Portretfoto Jan Bransen
Portretfoto Jan Bransen

Column Jan Bransen: Learning landscape

Every now and then a new word pops up – at least a word that is new to me – that can be used to articulate an important issue. For example, in a self-study of a university of applied sciences programme that I will soon visit as a member of an audit committee, I came across the word "learning landscape" as an alternative to the word "curriculum". I think it's a great find, and important too, especially because the word "curriculum" always reminds me of IKEA, of that endless walking route that you are forced to follow there, even if you know exactly what you are coming to get.

Of course, IKEA doesn't have a well-considered structure in mind, as if you must have seen the bookcases, side tables and mattresses first, before you can make a sensible choice from the office chairs, two-seater sofas or kitchen cabinets. But I feel the same way about almost every academic bachelor's or master's programme. The courses offered usually have a connection that most closely resembles the strips of an old-fashioned strip card. That's not necessarily a bad thing, by the way. 

Over the past forty years, I have been involved in many education programmes, and almost always the build-up was no more than a more or less accidental result of special circumstances. For example, a professor who went abroad for six months, so that his courses were not scheduled in the first semester but in the second. And there were also study programmes that worked with a two- or even three-year rotation schedule. Students who enrolled in year A were given a different set of courses than students who enrolled in year B or C. That worked as well as it could, until educationalists started to question the lack of vision and substantiation of the curriculum offered. There had to be a structure in the program, with basic subjects and follow-up courses, and so on. Well, whatever. Little did we know. We just did our best to get students interested in what we ourselves found interesting – and important.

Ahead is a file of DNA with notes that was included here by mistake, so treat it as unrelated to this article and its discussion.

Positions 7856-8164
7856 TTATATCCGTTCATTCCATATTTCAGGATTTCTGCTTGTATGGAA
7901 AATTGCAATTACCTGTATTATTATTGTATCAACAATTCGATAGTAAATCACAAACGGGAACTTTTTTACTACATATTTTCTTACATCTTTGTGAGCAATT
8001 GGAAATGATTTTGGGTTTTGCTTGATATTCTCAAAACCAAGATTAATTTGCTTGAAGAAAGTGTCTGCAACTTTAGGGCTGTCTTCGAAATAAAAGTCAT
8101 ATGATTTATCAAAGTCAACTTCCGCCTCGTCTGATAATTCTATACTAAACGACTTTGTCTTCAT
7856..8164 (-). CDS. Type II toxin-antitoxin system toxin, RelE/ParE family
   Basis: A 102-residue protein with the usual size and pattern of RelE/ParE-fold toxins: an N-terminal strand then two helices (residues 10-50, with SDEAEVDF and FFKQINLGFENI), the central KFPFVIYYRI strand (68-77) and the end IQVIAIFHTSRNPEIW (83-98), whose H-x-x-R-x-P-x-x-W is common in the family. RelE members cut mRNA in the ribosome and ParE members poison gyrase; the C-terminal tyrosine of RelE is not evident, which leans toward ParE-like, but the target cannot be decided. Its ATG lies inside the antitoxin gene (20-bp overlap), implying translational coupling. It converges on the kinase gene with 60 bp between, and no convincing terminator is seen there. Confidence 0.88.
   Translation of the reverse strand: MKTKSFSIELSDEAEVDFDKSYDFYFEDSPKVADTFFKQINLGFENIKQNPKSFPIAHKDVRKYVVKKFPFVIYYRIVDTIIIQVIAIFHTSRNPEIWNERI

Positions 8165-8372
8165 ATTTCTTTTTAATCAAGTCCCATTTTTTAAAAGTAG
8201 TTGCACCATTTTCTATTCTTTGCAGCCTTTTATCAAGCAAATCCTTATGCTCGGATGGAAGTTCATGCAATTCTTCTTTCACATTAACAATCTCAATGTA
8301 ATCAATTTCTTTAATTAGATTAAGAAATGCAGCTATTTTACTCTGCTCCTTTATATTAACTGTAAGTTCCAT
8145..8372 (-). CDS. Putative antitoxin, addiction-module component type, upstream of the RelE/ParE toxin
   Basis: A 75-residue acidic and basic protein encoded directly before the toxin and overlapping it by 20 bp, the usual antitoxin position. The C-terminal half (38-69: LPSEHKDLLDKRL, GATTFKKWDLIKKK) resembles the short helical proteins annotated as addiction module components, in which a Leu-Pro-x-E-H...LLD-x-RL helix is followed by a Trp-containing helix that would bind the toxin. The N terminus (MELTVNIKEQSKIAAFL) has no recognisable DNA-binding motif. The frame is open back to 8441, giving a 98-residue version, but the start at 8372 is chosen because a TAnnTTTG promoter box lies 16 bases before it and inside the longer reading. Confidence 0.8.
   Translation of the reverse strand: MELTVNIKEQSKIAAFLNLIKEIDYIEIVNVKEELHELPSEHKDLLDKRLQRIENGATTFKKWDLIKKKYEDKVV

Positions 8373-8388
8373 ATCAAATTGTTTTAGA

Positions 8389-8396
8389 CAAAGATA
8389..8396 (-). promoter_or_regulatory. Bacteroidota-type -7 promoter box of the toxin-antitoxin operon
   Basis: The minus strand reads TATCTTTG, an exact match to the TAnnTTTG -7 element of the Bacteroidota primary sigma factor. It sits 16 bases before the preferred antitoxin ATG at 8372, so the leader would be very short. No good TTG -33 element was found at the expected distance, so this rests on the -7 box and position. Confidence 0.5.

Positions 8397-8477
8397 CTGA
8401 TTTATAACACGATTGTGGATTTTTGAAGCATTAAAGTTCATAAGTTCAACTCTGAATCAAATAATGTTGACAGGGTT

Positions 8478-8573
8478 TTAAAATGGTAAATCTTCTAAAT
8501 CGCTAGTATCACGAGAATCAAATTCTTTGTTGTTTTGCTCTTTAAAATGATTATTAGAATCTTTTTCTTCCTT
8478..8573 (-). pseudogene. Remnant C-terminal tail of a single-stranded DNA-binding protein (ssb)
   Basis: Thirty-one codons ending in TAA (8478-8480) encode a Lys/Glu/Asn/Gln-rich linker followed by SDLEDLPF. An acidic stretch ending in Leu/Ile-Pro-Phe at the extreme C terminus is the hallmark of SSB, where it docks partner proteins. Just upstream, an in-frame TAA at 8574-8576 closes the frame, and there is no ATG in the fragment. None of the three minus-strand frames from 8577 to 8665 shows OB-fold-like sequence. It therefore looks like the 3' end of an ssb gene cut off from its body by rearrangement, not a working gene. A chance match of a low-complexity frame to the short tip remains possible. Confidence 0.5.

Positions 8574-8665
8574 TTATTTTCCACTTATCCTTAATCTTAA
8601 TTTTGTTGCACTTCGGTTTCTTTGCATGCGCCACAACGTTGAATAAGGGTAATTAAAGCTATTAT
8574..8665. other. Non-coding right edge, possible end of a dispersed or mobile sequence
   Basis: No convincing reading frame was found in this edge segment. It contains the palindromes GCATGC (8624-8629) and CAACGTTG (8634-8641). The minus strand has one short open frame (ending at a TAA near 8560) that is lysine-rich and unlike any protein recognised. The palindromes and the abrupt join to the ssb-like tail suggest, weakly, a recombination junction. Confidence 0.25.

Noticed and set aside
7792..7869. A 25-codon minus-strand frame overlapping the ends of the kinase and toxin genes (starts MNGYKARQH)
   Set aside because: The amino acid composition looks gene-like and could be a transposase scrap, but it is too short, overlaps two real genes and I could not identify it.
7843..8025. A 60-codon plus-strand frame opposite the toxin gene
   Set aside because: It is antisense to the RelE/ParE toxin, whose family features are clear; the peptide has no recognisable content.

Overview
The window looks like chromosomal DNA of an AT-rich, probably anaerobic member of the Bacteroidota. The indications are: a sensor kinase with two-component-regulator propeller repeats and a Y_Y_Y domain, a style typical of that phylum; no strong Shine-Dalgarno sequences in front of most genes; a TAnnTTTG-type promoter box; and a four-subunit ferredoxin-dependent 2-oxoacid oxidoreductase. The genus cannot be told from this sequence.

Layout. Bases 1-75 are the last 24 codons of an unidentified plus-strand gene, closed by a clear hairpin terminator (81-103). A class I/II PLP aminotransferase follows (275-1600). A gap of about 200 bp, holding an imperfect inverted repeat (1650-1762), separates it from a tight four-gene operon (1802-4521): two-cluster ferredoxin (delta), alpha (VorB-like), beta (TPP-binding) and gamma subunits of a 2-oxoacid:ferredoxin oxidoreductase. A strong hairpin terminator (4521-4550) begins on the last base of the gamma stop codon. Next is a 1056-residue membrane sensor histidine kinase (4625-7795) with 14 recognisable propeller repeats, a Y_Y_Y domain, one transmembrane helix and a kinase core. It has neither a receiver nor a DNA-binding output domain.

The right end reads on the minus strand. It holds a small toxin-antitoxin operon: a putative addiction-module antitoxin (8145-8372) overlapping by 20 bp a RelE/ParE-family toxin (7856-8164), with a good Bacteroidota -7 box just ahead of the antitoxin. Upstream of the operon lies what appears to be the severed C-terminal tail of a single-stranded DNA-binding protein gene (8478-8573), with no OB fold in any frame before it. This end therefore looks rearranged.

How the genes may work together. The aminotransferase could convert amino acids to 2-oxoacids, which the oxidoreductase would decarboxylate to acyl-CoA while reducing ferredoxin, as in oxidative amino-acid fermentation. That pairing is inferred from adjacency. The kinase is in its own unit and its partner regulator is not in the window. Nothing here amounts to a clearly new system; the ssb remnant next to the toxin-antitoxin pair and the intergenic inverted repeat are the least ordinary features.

Now I am a great advocate of vision and substantiation. That is precisely why I see good opportunities for the concept of "learning landscape". Because let's face it: our students are very different from each other, which makes the whole idea of a rigid curriculum just as stifling and just as out of place as that mandatory walking route at IKEA. It is a misconception to think that our fields of study are neatly structured and require a strict and straightforward curriculum. All these disciplines are the more or less accidental result of complex histories, histories that can be told in hundreds of ways and that have not had a linear chronological development. So even if we were to offer every field to our students with nothing but the history of the origins of the discipline for a year – not a bad idea in itself – we could still do that in many ways. 

There is therefore something to be said for a liberating transformation of our study programmes into programmes without a rigid curriculum. Let's familiarise our students with a learning landscape, a landscape that is characterized by the large, complex problems of our time. In any case, these problems require a multifaceted approach, and many different perspectives. A strict curriculum mainly ensures discipline, and compartmentalisation of the intellect of our students, where we should mainly want to inspire them to develop a broad view, an open attitude so that the whole world will turn out to be a learning landscape. 

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Jan Bransen is Academic Leader of the Radboud Teaching and Learning Centre and Professor Philosophy of Behavioural Sciences.